A pinboard by
Julian Faraone

PhD, University of Sydney


Software optimizations of Deep Learning algorithms for efficient hardware implementations.

Artificial intelligence is a growing field and becoming a core part of the efficiency of everyday jobs and lifestyles. From powering the Google search engine to medical imaging systems, these algorithms have a wide range of applications. In the last few years there have been several breakthroughs showing superhuman performance on certain tasks. Although these algorithms are very useful, they require lots of data and computational power to create.

There are ways to redesign these algorithms by reducing the number of parameters or changing the representations of the parameters to be more amenable to computer hardware. This allows for implementations which are more efficient. By being able to redesign and compress the algorithms in this way, it not only broadens the applicability of the algorithm to new application areas, but leads to a significant reduction in power consumption. This leads to the ability to implement these algorithms on embedded devices such as drones, mobile phones...etc. The reduced power consumption also has several positive environmental impacts. Lots of these AI algorithm computations happen in data centers and if data centers were a country they would consume the 5th largest electricity in the world. Therefore this type of research has the ability to reduce greenhouse gas emissions significantly.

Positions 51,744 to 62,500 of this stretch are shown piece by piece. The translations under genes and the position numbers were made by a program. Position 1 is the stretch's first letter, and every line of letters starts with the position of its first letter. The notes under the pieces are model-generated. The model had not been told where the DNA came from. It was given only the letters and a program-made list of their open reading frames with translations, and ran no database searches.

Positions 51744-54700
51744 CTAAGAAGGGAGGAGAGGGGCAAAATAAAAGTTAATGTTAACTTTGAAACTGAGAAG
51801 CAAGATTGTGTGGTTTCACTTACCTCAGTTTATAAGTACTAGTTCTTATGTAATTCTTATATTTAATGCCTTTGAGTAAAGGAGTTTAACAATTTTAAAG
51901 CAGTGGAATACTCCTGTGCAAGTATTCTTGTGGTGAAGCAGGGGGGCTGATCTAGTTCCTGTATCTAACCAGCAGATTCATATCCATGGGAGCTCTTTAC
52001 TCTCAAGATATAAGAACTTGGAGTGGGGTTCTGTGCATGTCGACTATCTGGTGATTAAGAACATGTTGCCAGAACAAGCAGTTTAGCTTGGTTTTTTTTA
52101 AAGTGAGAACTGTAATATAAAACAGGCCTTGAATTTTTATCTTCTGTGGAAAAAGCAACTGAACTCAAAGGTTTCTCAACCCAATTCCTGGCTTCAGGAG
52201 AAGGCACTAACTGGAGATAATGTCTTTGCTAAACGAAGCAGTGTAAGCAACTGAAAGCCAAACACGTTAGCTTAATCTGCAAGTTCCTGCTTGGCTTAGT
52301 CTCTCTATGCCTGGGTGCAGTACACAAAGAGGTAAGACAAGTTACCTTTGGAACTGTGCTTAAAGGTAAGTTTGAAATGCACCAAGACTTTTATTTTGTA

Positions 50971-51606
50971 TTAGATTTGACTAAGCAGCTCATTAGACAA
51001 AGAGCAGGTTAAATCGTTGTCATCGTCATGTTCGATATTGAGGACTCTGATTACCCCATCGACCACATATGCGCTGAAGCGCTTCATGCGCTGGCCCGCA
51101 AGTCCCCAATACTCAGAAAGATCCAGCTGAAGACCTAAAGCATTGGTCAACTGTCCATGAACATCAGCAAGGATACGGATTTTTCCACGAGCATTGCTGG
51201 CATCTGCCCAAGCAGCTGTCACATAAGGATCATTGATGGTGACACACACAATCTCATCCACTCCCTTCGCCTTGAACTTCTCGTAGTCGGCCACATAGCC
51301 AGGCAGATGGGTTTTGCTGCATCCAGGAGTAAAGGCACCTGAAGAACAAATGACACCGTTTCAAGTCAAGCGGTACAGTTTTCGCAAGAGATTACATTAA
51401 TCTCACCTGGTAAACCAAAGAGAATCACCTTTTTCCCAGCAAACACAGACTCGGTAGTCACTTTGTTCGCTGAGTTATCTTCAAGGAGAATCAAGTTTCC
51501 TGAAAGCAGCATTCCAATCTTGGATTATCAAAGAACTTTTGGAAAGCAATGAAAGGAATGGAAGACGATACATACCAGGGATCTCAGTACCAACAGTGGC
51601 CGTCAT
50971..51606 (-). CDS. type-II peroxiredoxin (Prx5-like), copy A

Deep Compression: Compressing Deep Neural Networks with Pruning, Trained Quantization and Huffman Coding

Abstract: Neural networks are both computationally intensive and memory intensive, making them difficult to deploy on embedded systems with limited hardware resources. To address this limitation, we introduce "deep compression", a three stage pipeline: pruning, trained quantization and Huffman coding, that work together to reduce the storage requirement of neural networks by 35x to 49x without affecting their accuracy. Our method first prunes the network by learning only the important connections. Next, we quantize the weights to enforce weight sharing, finally, we apply Huffman coding. After the first two steps we retrain the network to fine tune the remaining connections and the quantized centroids. Pruning, reduces the number of connections by 9x to 13x; Quantization then reduces the number of bits that represent each connection from 32 to 5. On the ImageNet dataset, our method reduced the storage required by AlexNet by 35x, from 240MB to 6.9MB, without loss of accuracy. Our method reduced the size of VGG-16 by 49x from 552MB to 11.3MB, again with no loss of accuracy. This allows fitting the model into on-chip SRAM cache rather than off-chip DRAM memory. Our compression method also facilitates the use of complex neural networks in mobile applications where application size and download bandwidth are constrained. Benchmarked on CPU, GPU and mobile GPU, compressed network has 3x to 4x layerwise speedup and 3x to 7x better energy efficiency.

Pub.: 15 Feb '16, Pinned: 30 Aug '17